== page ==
Piers notes that forthcoming legislation to bolster consumer regulation will help ensure that commercialisation of the sector is kept in check.
Peter Williams suggests that evidence of HAs failing to uphold their original purpose, as argued by some, is “a consequence of scale”. He says the recurrence of mergers in the housing association sector has meant HAs have become “larger and more complex organisations”.
As well as keeping HAs in check, there is also a need to continue to examine lenders to the sector, say Nasreen.
“It is important to know your lender. There has been a number of more obscure lenders entering the sector and it feels as though the narrative around knowing your lender is not as strong as it was five or six years ago,” she explains.
A looming crisis that will test HAs’ commitment to their core purpose, and links directly to their financial viability, is the issue of rents. With the country gripped by rising inflation and a cost of living crisis, boards will have to decide how far they can increase rents without inflicting excessive financial hardship on customers.
HAs have the freedom to increase rents CPI+1% but with inflation creeping well into double figures, doing so would have a devastating impact on residents. A government consultation is now underway to cap rents at 3, 5 or 7% over the next year – which some argue will have a more material impact on HA balance sheets than the four-year rent reduction introduced by the government in 2015.
It seems likely that development pipelines will take a hit as most HAs look to prioritise investment in existing homes and the financial wellbeing of residents. As a result, it is possible that HAs will look to borrow more in order to maintain a certain level of housebuilding, but many with the liquidity to do so will avoid raising new funding amid soaring interest rates.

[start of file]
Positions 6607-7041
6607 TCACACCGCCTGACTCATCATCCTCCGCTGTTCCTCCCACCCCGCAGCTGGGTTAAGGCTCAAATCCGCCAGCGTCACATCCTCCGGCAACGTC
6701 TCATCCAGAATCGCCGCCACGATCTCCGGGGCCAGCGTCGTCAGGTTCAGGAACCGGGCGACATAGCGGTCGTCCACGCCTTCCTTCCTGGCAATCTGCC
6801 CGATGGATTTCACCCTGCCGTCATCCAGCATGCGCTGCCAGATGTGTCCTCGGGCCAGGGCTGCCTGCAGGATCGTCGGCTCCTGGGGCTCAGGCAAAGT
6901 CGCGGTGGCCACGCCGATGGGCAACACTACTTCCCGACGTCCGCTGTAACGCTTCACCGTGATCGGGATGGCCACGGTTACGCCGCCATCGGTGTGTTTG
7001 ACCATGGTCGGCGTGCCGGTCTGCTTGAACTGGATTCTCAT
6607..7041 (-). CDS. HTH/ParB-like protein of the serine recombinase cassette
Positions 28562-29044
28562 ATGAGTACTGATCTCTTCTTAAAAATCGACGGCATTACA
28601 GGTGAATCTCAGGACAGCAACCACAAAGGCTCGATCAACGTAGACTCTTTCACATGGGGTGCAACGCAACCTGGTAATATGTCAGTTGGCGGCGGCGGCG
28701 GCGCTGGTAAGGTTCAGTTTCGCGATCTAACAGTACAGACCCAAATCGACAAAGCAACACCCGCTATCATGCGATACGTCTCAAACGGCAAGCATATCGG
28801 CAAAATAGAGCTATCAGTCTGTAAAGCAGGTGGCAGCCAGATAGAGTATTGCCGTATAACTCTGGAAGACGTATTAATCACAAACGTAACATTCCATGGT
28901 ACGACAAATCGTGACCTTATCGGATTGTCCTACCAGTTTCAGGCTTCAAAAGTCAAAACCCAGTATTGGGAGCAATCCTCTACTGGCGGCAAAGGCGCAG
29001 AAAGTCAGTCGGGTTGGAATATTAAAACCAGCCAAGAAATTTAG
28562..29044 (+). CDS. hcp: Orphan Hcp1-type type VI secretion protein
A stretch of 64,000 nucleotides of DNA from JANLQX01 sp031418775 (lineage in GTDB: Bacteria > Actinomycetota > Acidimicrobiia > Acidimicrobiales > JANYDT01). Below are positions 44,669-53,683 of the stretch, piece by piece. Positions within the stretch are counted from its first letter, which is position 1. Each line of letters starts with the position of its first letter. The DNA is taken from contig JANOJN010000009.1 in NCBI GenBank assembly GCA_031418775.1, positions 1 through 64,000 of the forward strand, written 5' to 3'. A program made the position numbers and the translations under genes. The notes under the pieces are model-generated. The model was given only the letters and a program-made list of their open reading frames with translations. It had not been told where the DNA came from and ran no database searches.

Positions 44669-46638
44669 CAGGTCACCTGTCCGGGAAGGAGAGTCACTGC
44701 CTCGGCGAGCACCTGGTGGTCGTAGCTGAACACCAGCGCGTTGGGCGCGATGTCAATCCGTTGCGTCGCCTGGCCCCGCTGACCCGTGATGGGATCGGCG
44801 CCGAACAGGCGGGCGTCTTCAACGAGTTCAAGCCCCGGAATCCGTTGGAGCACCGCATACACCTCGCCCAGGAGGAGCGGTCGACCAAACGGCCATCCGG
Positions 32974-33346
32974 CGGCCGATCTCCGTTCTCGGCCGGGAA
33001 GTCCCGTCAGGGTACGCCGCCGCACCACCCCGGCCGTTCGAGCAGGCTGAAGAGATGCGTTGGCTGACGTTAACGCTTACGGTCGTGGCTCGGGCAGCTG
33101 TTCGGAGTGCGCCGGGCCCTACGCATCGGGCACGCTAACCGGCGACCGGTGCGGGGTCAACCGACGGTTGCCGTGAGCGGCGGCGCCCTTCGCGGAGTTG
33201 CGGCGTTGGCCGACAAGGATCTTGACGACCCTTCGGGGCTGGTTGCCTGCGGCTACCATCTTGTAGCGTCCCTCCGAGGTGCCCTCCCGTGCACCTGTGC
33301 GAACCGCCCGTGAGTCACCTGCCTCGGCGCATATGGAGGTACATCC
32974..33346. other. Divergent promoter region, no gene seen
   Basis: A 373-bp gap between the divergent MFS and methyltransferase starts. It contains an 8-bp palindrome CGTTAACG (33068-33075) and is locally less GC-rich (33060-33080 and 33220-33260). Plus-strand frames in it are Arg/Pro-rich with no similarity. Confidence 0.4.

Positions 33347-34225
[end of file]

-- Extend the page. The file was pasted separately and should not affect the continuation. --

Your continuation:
The data from the Regulator of Social Housing shows a clear trend of declining grants rates and increasing private finance in the sector, which begs the question: how long can this continue?
The rising popularity of social housing as an ESG investment has meant that there is plenty of interest in the sector when it comes to seeking funding. Practically all new funding is ESG-linked.
The sector has identified the emerging ESG agenda as a way to strengthen its reputation with investors, reflected in the creation of the Sustainability Reporting Standard for Social Housing. This collective movement promises to reinforce the relationship between HAs and lenders and ESG proficiency is evidence of the aforementioned “professionalisation” of the sector. However, the need for grant cannot be overlooked, especially at a time when HAs are dealing with soaring costs linked to building safety.
For Peter Williams, this combination of challenges means we have now reached the point where it is “right to be exploring the issue of equity investment in housing associations”.
He adds: “We are now seeing the beginning of partnership arrangements between long term patient capital, and HAs in which a productive and I believe relatively safe set of arrangements can be put in place that allow for equity investment in HAs with HA beginning to focus more on their capabilities as managers rather than tying up huge amounts of capital in their housing stock.”
Peter suggests the move will be a challenge to the “hearts and minds” of the sector which has historically owned and managed its stock but concludes “we are now at a point where probably a second wave of innovation is required”.
Piers Williamson is more circumspect about the future of equity based models. But he says “the specialist application for this could be HAs that are experiencing short term strains on cash flow due to fire safety remediation”.
Whatever the future trajectory of private finance in the social housing sector, it cannot be at the expense of landlords’ commitment to tenants. The Regulator is bringing in tighter consumer regulation which is a positive step but real change must come from the boardroom.